Electricity is something most of us don’t spend a lot of time thinking about, unless your power goes out. Why am I writing about electricity?
While waiting for my toast to pop up this morning, I was absently thinking of appliances. WOW, imagine a time when there were no appliances?
How did Thomas Edison’s 1879 invention of a reliable, long-lasting electric light bulb bring electricity and the invention of appliances into homes?
Small electrical stations based on Edison’s designs were in a number of US cities by the end of the 1880s but most Americans still lit their homes with gas light and candles for another fifty years.
By 1930, the majority of people living in larger towns and cities had electricity but only 10 percent of Americans who lived on farms and in rural areas had electric power.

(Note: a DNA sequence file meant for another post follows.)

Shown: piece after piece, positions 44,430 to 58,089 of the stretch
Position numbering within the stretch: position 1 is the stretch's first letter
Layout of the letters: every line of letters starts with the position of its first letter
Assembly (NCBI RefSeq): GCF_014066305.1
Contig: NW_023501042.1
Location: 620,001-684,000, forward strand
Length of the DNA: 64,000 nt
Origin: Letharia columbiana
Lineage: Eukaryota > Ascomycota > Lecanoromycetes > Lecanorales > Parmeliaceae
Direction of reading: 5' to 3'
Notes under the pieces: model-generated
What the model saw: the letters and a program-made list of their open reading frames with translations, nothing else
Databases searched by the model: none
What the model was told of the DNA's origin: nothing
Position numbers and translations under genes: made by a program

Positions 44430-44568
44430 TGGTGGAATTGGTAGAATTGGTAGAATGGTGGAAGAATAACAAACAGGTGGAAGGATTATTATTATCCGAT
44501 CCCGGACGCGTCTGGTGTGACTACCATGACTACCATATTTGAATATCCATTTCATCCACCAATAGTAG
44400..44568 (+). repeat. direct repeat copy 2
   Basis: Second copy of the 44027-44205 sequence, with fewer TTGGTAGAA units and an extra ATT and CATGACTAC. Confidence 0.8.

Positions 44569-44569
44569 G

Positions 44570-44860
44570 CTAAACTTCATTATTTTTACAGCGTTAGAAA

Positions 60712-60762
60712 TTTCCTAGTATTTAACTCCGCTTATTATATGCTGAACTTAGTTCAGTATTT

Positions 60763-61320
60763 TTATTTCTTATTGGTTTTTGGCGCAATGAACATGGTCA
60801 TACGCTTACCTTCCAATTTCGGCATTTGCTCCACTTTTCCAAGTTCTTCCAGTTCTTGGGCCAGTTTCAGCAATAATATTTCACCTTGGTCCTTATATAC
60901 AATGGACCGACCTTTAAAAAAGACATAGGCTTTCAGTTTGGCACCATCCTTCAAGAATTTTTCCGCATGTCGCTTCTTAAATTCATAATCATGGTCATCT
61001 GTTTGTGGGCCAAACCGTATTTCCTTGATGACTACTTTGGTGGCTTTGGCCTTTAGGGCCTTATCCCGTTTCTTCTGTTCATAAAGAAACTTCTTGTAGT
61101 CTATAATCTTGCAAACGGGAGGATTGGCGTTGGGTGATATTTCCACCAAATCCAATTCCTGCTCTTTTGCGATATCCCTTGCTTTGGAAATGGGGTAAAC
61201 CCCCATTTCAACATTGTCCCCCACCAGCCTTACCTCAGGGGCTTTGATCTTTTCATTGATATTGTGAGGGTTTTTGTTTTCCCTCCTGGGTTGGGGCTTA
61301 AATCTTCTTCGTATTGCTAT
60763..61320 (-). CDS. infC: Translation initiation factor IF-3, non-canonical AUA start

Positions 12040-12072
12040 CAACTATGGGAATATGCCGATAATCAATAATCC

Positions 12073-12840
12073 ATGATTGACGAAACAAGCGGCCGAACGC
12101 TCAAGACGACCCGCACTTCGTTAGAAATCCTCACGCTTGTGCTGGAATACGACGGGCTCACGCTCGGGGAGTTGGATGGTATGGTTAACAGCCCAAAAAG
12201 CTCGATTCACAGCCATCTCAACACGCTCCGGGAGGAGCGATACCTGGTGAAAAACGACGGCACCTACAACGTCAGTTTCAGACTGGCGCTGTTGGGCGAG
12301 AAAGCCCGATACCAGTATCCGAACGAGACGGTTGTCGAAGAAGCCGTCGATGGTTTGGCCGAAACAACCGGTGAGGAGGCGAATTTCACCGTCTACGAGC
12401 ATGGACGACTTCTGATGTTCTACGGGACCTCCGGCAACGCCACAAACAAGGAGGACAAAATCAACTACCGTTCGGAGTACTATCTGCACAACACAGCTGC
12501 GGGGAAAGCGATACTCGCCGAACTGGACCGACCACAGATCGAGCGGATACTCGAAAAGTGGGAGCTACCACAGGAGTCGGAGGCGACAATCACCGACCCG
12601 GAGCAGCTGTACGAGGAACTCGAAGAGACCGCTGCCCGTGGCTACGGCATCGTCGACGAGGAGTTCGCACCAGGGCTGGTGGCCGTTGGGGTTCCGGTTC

To bring electricity into households, Edison thought of a system that used the home’s existing piping as its framework. But, with this system, there was no convenient way of tapping into the power for anything other than light.
Harvey Hubbell designed a “Separable Attachment Plug” that was wired to an appliance and homeowners didn’t have to deal with connecting live wires from the home to the appliance. He later improved his design by making it with one portion that could be left in the socket and the other was a two-prong plug that was attached to the appliance and could be separated from the socket plug.
His plug also let you “leave the lights on” while using your appliance. Light-socket connections for appliances persisted into the 1920s. I remember seeing these sockets in the ceiling light sockets in the basement of my grandparent’s house.
An article by James Ryan published in October 1929 included an itemized list of the 7 to 11 electric appliances commonly found in homes. These were: washing machines; vacuum cleaners; refrigerators; flat irons; toasters; curling irons; percolators; heating pads; corn poppers; vibrators; and manglers (used to iron sheets)